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Twitter: Creating Good Content

by shackbarth

So you know the nuts-and-bolts of getting your boss set up on Twitter. Now comes the important part: creating good content. Here are some suggestions to be interesting on Twitter to help your boss better serve his constituents.

What not to tweet

Here’s what your boss shouldn’t tweet about:

  • That sore they found on their big toe.
  • What they had for breakfast. (Unless it was someplace cool like with the troops in Iraq.)
  • Anything with the words “released the following statement.”

Those tweets are mundane, boring, and cringeworthy.

Twitter gives your boss a chance to tell a story unfiltered. Take advantage of that.

Tweet interesting stuff

Good, valuable content will get attention. As a member of Congress your boss has access to content no one else does. Take advantage of that exclusivity and become a valuable news source:

  • Did you boss hear an interesting fact from a committee witness? Tweet that.
  • Was there a breaking news story on your boss’ #1 issue? Tweet that.
  • Will your boss be holding a town hall meeting? Tweet that.
  • Did your boss visit a small business back home that is hurting because of the economy? Tweet that.
  • Did some troops come home after a successful tour overseas? Tweet that along with a picture.

Tweet about what they ran on

Your boss got elected because they cared about a set of issues. Get them to tweet about what they successfully ran on. Did they run on jobs and the economy? Get your boss to tweet a series of posts on what should be done to grow the economy.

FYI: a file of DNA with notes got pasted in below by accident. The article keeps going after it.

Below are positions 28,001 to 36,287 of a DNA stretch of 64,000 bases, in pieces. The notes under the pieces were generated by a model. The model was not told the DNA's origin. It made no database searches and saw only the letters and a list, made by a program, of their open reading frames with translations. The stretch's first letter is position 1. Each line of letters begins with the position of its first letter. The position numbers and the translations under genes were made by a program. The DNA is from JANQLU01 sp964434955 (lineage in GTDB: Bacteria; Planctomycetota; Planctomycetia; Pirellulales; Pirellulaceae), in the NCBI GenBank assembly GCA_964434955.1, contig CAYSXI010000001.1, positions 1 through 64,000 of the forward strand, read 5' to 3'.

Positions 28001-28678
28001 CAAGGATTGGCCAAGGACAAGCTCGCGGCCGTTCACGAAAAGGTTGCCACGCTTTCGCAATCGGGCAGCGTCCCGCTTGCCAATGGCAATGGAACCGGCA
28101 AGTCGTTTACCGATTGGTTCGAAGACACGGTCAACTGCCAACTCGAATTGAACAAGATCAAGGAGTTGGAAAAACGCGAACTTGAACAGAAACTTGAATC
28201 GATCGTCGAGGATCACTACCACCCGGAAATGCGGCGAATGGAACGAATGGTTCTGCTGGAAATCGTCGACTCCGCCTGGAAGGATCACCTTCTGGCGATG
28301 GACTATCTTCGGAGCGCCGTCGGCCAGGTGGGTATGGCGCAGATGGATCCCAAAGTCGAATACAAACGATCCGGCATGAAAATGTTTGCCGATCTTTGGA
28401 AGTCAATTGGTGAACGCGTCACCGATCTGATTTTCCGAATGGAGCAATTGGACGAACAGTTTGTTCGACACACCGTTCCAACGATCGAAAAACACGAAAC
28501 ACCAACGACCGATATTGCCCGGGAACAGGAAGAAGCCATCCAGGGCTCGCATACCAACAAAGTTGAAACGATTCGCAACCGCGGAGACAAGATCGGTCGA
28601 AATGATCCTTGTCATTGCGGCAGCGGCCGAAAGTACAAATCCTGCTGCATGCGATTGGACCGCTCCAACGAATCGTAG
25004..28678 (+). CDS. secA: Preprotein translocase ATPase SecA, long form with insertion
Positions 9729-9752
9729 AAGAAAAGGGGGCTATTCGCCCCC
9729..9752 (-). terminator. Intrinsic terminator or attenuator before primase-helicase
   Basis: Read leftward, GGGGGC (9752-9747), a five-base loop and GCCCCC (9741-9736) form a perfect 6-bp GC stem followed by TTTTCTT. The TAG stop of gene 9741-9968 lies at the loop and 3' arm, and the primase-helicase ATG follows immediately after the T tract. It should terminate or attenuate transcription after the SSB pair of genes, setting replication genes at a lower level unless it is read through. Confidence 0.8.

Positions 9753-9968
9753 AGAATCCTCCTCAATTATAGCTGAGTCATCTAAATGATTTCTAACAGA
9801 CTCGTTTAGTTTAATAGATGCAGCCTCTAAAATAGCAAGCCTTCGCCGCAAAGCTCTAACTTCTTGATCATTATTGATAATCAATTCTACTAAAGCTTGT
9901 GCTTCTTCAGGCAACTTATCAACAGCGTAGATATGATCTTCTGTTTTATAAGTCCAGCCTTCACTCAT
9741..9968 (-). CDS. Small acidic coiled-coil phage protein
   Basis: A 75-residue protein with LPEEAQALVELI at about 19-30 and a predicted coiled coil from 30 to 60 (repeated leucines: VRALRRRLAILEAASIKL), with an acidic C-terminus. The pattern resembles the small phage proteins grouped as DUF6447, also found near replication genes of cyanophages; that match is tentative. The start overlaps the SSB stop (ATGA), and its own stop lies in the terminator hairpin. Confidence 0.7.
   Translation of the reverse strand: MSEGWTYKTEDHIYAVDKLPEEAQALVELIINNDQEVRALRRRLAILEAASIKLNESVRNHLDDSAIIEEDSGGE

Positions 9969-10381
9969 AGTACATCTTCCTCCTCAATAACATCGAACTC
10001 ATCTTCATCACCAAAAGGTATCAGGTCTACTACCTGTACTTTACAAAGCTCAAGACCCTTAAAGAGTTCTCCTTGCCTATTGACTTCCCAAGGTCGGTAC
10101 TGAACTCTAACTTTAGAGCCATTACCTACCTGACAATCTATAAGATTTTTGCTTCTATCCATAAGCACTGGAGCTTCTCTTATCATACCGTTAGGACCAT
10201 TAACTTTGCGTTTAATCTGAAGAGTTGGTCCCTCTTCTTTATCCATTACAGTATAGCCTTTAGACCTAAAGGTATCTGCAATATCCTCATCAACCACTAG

Has your boss sponsored a bill? Take followers on the journey of it (hopefully) becoming law—subcommittee hearings, committee markups, floor votes, and conference committees. Few people really know how a bill becomes a law. Tell that story. Your followers will appreciate the civics lesson. It might also get your boss some earned media.

Break out of the bubble

A powerful benefit of Twitter is connecting with constituents and breaking out of the DC bubble.

  • Encourage your boss to tweet him/herself. They may be skeptical, but they might end up having as much fun as Sen. Chuck Grassley does.
  • Schedule periodic question and answer sessions on Twitter. It’s like a town hall meeting without the need to set up a conference call or finding a physical meeting space.
  • Twitter is a two-way medium so get your boss to have actual conversations. Acknowledge constituents for sharing their concerns with you and try to give them useful answers. Constituent service is moving beyond processing snail mail or e-mail letters. Providing good answers to constituents’ concerns will let them know your boss really is listening.